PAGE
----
Social Studies/Language Arts—In 1882 Ellis Island became the processing center for all immigrants seeking entrance into the United States. Send students on a virtual field trip to the Ellis Island Museum (www.ellisisland.com). Ask them to find out why Ellis Island became known as the “Isle of Tears.” Instruct students to write a short paper entitled “Ellis Island: An American Historic Treasure.”

Science/Health—The ship carrying Nory and other Irish immigrants is filthy, and many die of disease. The immigrants are instructed to wash themselves because a doctor will come aboard to examine them before they are allowed to leave the ship. Ask students to research the health regulations for immigrants in the 19th century at the time when Nory enters the United States. Find out health regulations for immigrants today and write a short pamphlet that details these health regulations. Include a paragraph at the beginning of the pamphlet that explains the importance of such regulations.

—Discuss the phrase “home is where the heart is.” Ask students to draw a poster that best defines this phrase from the Irish immigrant point of view.

Tell students that the leaves on the four-leaf clover represent hope, faith, love, and luck. Ask each student to make a large four-leaf clover and draw a scene from both Maggie’s Door and Nory Ryan’s Song that best symbolizes each leaf. How is the picture different for the two novels?

Drama—Annie Moore, a 15-year-old Irish girl, came to America several years after Nory Ryan does in Maggie’s Door, and was the first immigrant to pass through Ellis Island. Ask students to use books in the library or sites on the Internet to find out more about Annie Moore (www.irishaci.org/anniemoore.html). Then have them stage a dialogue between Nory and Annie.

Music—In Nory Ryan’s Song, Nory often sings to Patch, and they both find comfort in music. Have students create a songbook of Irish lullabies that Nory might take to America with her. They should also design an appropriate cover. Ask students to research popular American songs of the 1840s, and then select a song that Nory might add to her songbook upon arriving to America in Maggie’s Door.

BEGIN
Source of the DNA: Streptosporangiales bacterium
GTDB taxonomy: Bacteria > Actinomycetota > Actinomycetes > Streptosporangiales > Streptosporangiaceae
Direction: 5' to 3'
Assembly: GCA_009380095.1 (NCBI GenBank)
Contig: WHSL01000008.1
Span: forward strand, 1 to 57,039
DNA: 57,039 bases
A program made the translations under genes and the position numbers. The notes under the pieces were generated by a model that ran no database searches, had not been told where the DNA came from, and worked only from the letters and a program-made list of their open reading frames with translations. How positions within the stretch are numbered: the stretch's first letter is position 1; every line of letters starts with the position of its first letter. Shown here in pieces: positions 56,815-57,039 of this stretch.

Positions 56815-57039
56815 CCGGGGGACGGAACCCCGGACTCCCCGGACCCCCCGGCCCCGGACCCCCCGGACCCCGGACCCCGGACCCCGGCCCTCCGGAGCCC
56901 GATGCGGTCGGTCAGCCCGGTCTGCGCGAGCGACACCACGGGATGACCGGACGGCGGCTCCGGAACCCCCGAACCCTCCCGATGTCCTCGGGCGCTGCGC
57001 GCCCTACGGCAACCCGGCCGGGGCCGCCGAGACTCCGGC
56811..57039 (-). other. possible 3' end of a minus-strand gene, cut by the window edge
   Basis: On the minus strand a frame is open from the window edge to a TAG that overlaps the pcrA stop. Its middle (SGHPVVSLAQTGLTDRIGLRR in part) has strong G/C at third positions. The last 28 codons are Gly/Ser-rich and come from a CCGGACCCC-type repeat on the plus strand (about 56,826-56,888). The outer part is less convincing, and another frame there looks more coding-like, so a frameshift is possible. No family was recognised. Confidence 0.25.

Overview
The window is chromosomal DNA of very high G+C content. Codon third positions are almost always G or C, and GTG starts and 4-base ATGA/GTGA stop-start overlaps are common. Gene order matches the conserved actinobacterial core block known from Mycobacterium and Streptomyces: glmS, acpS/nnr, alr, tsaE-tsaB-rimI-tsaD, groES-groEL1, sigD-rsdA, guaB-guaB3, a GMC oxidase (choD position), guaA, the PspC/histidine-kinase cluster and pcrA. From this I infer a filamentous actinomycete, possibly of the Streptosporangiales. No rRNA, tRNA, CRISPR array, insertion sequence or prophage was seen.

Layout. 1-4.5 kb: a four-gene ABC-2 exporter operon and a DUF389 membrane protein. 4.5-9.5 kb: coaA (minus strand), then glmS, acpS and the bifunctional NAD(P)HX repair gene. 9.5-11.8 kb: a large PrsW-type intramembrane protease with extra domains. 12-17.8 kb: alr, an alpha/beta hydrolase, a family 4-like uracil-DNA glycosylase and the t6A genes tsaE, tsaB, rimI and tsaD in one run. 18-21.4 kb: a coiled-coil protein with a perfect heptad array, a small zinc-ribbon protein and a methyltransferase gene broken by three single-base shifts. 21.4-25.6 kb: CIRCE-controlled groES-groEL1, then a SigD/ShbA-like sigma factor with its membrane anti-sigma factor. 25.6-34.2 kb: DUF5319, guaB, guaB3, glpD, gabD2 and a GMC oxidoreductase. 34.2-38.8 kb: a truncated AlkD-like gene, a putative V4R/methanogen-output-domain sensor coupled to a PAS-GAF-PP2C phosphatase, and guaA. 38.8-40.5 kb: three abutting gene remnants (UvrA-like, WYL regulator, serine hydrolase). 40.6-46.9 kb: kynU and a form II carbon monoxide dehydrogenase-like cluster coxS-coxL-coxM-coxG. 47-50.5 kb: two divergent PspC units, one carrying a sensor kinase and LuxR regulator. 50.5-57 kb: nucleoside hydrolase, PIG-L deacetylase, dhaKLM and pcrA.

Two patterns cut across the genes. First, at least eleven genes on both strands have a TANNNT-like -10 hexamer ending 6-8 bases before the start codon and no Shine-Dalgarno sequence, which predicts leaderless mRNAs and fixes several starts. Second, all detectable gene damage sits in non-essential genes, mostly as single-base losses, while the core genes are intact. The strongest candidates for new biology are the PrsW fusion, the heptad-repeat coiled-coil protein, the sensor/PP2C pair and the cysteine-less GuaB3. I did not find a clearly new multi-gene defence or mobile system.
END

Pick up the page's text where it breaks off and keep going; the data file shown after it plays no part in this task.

The vocabulary in the novel isn’t difficult, but students are likely to find some unfamiliar words. Ask them to jot down words that they don’t know, and ask them to try to define them using clues from the context of the story. Such words may include: boreen (p. 9), dulse (p. 13), larder (p. 27), transports (p. 30), brack (p. 37), fester (p. 38), ballast (p. 44), grout (p. 53), and keening (p. 122).


Educators nationwide adore two-time Newbery Honor winner Patricia Reilly Giff, a former teacher herself!


Internet Resources

Irish Immigrants
This site offers the point of view of Americans to the influx of Irish immigrants in the 19th century.

Irish Immigrants
This site provides a map and a discussion on the Irish immigrant population in the United States in 1870.

Potato Blight
This site explains blight and what happened to the Irish potato crop in 1841.


Nory Ryan’s Song *
Patricia Reilly Giff
1840s Ireland • Family • Belonging
Fear • Courage • Hope
Grades 4–7 / 0-440-41829-1
HC: 0-385-32141-4
Dell Yearling / Delacorte Press

Pictures of Hollis Woods *
Patricia Reilly Giff
Family • Belonging
Courage • Hope
Grades 4–7 / HC: 0-385-32655-6
GLB: 0-385-90070-8
Wendy Lamb Books hardcover

Lily’s Crossing *
Patricia Reilly Giff
World War II Homefront • Family
Belonging • Fear • Hope
Grades 4–7 / 0-440-41453-9
HC: 0-385-32142-2
Dell Yearling / Delacorte Press

Belle Prater’s Boy *
Ruth White
Family • Belonging
Grades 5–7 / 0-440-41372-9
Dell Yearling

* = Listening Library Audiobook Available
HC = Hardcover
GLB = Gibraltar Library Binding


Prepared by Pat Scales, Director of Library Services, South Carolina Governor’s School for the Arts and Humanities, Greenville, SC.

Random House Children’s Books • School and Library Marketing • 1745 Broadway • New York, NY 10019 • BN581 • 8/03